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Given that space is expanding at present and maybe contracting at some time in the future is it possible it is elastic?
Pretty weak answer PmbPhy ...
...is a lot of activity on physics forums regarding this question:).
Doesn't Einstein postulate that space is elastic.
I.E. a particle moving into an area of space displaces that space space which springs back when the particle moves on?
Quote from: mxplxxxPretty weak answer PmbPhy ...If this is the way that you respond to people trying to help (i.e. by being so rude) when you disagree with the response you get (due to your ignorance of the subject matter) then why on Earth would I want to try helping you again?The fact is that people like yourself are merely trying to find people to agree with your flawed grasp of the subject. If you actually have a real desire to know the truth about it then you'd contact a well known expert in the field such as my friend Dr. Oyvind GrønSee: http://www.mn.uio.no/fysikk/personer/vit/ogron/ From that website you can get his e-mail address and write to him. In the mean time you can see part of his body of work by looking up the textbooks he's written or go to the American Journal of Physics website and search for his papers. This will demonstrate that he's an expert in the field. You can also write to other relativists. I'm a relativist who disagrees with the nonsense you just posted but since I disagree with you you chose to be rude. Take my advice and don't be rude to the other relativists that you e-mail, should you take up my challenge. I'm curious - Can you think of any reason why you wouldn't contact an expert in e-mail? I hope you don't refrain from doing so by assuming that such people are selfish and as such choose not to help others who contact them?Quote from: mxplxxx...is a lot of activity on physics forums regarding this question:).Lol!! So what? The fact of the matter is that almost all members of such discussion forums have absolutely no idea what they're talking about when it comes to this subject whereas I have a very solid understanding as reflected by my interactions and discussions with experts in the top of these fields.Quote from: mxplxxx Doesn't Einstein postulate that space is elastic. No. Absolutely not.Quote from: mxplxxxI.E. a particle moving into an area of space displaces that space space which springs back when the particle moves on?That statement makes no sense as worded. Are you claiming that space is "displaced" because a particle moves into it and "springs back" when it moves out of it?? What utter nonsense. First of all there is no meaning to what you refer to as space being displaced. And the term "particle" is used to refer to objects whose mass is so small that it doesn't affect the curvature of spacetime. And space doesn't "displace" (especially since that term is undefined in relativity). Matter "curves spacetime". Lookup what that means. Since you were so rude in your response don't expect any help from me in the future or to read anything you post again.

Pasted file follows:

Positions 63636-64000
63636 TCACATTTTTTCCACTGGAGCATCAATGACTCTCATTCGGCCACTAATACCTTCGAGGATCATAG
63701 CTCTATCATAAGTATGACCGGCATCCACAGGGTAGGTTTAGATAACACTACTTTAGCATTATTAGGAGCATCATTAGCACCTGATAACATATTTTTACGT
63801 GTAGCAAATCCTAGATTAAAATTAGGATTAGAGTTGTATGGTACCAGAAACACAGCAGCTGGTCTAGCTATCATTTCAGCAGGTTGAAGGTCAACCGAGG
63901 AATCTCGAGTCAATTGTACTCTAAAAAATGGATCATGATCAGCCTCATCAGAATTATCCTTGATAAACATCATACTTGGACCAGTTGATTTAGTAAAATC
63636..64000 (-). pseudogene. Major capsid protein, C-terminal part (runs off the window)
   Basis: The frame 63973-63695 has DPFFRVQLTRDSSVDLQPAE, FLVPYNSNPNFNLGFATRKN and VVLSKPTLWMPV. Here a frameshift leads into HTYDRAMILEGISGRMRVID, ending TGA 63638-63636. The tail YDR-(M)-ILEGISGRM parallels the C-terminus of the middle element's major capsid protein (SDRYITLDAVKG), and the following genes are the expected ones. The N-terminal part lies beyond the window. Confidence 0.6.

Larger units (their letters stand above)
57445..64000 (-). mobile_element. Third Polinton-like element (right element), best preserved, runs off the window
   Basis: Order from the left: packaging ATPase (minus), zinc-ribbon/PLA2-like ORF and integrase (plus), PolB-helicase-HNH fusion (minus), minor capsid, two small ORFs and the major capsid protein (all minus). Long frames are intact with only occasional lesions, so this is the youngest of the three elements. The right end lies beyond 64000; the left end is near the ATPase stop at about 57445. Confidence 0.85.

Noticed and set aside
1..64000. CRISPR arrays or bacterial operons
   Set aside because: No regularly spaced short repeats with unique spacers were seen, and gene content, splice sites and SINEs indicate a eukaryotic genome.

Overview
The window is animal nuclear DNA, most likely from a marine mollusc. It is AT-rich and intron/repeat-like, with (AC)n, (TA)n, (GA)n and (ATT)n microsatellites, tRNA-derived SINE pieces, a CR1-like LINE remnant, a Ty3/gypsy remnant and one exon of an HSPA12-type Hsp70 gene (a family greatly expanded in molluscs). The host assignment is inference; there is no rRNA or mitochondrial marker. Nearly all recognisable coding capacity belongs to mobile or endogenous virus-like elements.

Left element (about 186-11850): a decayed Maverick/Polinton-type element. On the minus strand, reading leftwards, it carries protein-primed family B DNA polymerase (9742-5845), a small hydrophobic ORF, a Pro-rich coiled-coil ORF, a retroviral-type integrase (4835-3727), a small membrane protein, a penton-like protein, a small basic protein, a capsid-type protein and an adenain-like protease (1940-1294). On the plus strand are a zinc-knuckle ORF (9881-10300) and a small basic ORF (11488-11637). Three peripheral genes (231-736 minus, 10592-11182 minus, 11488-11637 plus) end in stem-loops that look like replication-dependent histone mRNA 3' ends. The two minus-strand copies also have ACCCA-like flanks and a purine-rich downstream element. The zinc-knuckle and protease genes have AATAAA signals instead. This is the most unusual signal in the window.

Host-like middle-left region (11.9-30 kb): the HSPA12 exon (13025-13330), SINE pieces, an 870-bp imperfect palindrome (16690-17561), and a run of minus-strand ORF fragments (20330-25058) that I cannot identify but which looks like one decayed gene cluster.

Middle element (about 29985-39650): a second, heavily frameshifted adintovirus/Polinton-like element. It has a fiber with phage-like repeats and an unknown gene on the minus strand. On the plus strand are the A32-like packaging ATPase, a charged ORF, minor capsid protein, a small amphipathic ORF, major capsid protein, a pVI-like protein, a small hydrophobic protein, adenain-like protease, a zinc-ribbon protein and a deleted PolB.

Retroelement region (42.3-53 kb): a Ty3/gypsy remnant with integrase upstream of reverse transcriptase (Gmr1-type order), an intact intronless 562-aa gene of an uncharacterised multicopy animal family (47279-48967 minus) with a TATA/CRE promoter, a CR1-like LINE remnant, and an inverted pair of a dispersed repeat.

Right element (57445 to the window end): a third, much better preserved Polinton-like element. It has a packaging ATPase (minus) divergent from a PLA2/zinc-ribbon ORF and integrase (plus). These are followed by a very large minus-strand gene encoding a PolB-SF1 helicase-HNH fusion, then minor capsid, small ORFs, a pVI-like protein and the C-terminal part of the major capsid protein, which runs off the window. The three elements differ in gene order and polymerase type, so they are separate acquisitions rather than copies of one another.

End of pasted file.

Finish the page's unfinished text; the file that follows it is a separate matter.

Given that space is expanding at present and maybe contracting at some time in the future...
is it possible (space) is elastic?
If you compress spacetime the energy required is proportional to the compression magnitude.
Quote from: NilakIf you compress spacetime the energy required is proportional to the compression magnitude.Please describe how you do this.Also how you apply the energy and measure the energy involved.
Of course if you stretch something, something must do the stretching. This could be achieved in the case of space by photons which end up at the edge of the universe. Space doesn't necessarily have to follow Hooke's Law because it is not a material.
Isn't there a variant of "Godwin's Law" operating here, ie - the longer the discussion goes on, someone will eventually mention "Dark Energy"